Bobo deserved better

 

Graham Williams - Managing Editor - Union Daily Times

Tommy Bobo wasn’t Mike Anthony — he didn’t try to be.

Unfortunately, some Union High School football fans couldn’t comprehend this and spent the last three years making Friday nights miserable for Bobo and his family.

Instead of supporting Bobo and the Yellow Jackets, they chose to criticize them, especially last season when the team struggled against Big 16 powers Spartanburg, Dorman and Gaffney, along with much improved competition within the region.

It didn’t occur to them that Bobo wasn’t coaching the same talent-laden Yellow Jacket teams that went to four straight state championships and won three of them. Union’s well began to run dry after the 2003 team lost to Greer on a last-second touchdown in the upperstate championship game.

Talent runs in cycles — Gaffney’s team was down for a few years and Union beat Gaffney 3 years in a row but has since come back to win a couple of Big 16 championships. Byrnes — which won four straight Division II 4-A titles — came up short this season and reportedly is expecting a leveling off of their talent supply. Their coach, Bobby Bentley, moved onto to greener pastures as Presbyterian College, where he doesn’t have to wait for the talent cycle to come around again — he can recruit talented players every year.

Shell Dula had a successful run at Union, winning two state championships in 10 years, but left for Greenwood after the Yellow Jackets were re-classified as 3-A and with the talent waning. Much of Dula’s success can be credited to his assistant coaches including defensive coordinator Bill Owens and offensive coordinator Tommy Bobo. Mike Anthony was hired to replace Dula.

Many of Bobo’s critics have short memories, or they’d recall that he was the one who installed Union’s high-powered no-huddle passing attack that ran roughshod over many of the Yellow Jackets’ opponents. But had Bobo not had such talented players to run that offense, many of those state championship trophies wouldn’t be resting in Union’s trophy case today.

Owens and Bobo left Union — Owens turned around a perennial doormat at Indian Land before moving to Broome, where he won a state championship.Bobo went to Wren after helping to win the 1999 State Championship at Union. At Wren he lacked the talent to make his offense click as it had in Union.

Mike Anthony, meanwhile, had other talented assistants — offensive coordinator Kevin Farmer and defensive coordinator Wayne Bell and Offensive Assistant Greg Lawson — who picked up where Owens and Bobo left off. During Anthony’s tenure the Yellow Jackets never failed to make the playoffs, winning three state titles in four years. Farmer and Bell have since moved on to head coaching jobs at Chapman and Saluda. Lawson was recently named Head Coach at Laurens after a stint as Offensive Coordinator at Gaffney.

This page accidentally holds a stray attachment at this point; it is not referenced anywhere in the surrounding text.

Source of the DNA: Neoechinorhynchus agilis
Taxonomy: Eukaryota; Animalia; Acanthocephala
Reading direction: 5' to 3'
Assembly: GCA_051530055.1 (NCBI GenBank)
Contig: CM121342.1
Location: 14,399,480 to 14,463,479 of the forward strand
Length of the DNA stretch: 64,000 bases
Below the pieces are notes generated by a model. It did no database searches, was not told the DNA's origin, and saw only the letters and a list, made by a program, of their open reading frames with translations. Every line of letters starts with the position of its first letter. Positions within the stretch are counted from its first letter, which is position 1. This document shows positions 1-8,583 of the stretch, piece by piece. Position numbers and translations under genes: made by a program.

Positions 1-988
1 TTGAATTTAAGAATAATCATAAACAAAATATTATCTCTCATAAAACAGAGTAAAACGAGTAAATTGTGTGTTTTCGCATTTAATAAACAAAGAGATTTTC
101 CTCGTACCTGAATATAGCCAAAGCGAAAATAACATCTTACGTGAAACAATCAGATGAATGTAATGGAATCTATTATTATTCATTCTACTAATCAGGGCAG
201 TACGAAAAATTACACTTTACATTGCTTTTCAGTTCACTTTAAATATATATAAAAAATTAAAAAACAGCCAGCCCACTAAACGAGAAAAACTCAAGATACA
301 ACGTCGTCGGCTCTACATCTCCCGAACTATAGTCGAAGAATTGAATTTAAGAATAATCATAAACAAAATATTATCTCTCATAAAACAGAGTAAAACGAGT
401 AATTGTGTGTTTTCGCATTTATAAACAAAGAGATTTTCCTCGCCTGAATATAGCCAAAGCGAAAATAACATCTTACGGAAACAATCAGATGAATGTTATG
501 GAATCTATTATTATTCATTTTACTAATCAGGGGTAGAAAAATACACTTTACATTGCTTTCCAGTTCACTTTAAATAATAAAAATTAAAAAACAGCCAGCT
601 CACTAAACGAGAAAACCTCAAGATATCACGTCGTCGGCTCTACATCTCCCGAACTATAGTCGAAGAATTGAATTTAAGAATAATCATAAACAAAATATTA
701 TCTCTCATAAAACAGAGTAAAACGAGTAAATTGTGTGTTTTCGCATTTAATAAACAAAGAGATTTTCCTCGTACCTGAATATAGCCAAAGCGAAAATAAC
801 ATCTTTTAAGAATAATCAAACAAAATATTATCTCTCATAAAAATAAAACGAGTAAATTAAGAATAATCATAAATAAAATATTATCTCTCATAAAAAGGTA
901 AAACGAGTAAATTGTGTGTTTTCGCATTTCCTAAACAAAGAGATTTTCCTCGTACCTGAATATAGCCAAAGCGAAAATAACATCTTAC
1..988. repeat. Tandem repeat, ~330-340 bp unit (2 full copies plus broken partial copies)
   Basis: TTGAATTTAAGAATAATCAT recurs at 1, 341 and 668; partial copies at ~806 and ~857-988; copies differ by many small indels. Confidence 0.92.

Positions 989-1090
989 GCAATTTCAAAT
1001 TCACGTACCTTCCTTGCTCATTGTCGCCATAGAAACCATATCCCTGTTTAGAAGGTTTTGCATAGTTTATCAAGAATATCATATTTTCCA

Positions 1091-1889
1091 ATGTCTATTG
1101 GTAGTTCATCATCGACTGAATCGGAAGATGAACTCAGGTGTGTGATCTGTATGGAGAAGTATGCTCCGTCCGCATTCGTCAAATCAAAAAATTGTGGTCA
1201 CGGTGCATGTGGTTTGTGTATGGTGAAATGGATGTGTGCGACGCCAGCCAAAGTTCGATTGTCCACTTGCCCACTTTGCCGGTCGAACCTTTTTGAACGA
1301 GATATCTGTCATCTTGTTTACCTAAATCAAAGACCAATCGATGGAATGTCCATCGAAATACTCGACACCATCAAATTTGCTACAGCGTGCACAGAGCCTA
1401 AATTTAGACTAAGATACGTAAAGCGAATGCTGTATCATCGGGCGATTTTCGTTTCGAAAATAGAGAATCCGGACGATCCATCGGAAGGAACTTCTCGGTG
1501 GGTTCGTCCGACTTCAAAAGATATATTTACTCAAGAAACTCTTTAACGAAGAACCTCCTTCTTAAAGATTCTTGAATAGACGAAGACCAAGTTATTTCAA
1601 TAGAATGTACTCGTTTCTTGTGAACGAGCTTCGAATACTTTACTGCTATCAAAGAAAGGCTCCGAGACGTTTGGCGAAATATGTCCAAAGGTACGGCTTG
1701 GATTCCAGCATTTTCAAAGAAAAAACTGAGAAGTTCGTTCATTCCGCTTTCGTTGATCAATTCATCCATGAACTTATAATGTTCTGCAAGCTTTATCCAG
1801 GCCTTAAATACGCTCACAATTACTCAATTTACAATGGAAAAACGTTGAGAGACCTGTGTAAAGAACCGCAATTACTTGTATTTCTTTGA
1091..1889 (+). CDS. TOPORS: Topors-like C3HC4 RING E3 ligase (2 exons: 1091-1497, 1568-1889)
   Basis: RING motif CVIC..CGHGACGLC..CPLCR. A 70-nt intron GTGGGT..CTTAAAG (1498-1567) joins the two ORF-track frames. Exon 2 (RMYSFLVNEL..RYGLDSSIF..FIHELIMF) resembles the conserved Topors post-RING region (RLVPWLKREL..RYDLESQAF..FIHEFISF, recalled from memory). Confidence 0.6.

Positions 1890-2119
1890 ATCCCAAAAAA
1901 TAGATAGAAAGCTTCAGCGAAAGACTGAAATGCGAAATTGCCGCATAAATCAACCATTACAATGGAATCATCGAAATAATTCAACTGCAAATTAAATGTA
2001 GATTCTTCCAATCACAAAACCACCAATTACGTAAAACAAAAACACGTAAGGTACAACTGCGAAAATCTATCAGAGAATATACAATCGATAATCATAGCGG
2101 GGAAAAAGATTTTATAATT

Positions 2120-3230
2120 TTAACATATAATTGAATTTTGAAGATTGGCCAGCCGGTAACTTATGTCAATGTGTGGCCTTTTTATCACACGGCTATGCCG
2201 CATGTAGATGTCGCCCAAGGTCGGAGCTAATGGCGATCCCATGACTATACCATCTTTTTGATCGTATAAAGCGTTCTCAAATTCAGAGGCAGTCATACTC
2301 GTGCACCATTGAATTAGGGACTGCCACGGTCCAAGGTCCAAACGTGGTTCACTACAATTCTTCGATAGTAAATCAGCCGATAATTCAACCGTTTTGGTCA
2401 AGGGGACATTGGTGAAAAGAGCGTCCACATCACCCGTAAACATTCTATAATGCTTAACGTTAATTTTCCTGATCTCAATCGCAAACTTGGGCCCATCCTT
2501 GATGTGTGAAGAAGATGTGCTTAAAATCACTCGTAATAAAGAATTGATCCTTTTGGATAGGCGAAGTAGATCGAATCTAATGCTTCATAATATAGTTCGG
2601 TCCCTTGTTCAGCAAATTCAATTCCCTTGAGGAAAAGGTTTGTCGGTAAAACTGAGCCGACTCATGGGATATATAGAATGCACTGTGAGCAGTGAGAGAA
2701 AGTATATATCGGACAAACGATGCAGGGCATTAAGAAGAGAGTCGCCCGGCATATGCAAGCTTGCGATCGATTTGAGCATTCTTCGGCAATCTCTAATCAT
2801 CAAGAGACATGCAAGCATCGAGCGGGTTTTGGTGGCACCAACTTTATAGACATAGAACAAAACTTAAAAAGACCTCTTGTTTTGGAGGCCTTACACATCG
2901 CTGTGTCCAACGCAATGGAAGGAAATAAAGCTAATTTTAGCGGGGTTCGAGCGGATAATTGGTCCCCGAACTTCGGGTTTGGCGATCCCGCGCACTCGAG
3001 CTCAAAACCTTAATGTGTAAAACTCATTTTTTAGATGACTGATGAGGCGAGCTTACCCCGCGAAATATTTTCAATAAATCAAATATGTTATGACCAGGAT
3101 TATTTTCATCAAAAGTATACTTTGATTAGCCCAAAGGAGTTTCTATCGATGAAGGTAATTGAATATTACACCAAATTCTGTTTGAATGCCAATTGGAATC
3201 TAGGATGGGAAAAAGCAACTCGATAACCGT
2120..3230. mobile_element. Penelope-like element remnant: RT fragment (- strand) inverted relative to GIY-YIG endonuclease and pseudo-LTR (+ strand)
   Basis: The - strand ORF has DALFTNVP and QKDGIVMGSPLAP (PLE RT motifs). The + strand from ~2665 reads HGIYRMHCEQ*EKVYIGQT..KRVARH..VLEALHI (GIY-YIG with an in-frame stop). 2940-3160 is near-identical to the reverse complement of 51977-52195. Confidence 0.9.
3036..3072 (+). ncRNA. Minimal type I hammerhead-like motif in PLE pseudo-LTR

When Anthony stepped down, Bobo returned to what he thought was his dream job, coaching at Union High School. The first year, he finished with a 6-6 record — beating Spartanburg and Dorman in his first two games — which only whetted the appetites of hungry Yellow Jacket fans.

The next season, Union began the season 0-5 and the honeymoon was over. The grumbling increased as the losses mounted. The Yellow Jackets rebounded to win five straight games, the region title and advanced to the upperstate championship game.

Last year, Union started out 0-3 and the dissatisfaction could be heard in the stands. More than once, Bobo’s wife, Janet, walked onto the field after a loss with tears in her eyes after listening to people around her criticizing her husband. Once, she mentioned that they had not sold their home in Anderson County and even suggested they could always move back.

Union ended the season at 5-7, its first losing record since 1988. In January, when the consolidation issue arose, all of the coaching positions in the district were opened, meaning Bobo had to apply for his job along with David Lipsey of Jonesville and Dennis Cooper of Lockhart. No one knows if Bobo would have continued as head coach, because he chose to resign and take the offensive coordinator’s job at Dorman.

Union High School has not only lost one of its best coaches, but one of the finest people you’d ever want to meet. Whoever is hired to be Union’s next football coach has some mighty big shoes to fill.

 

 

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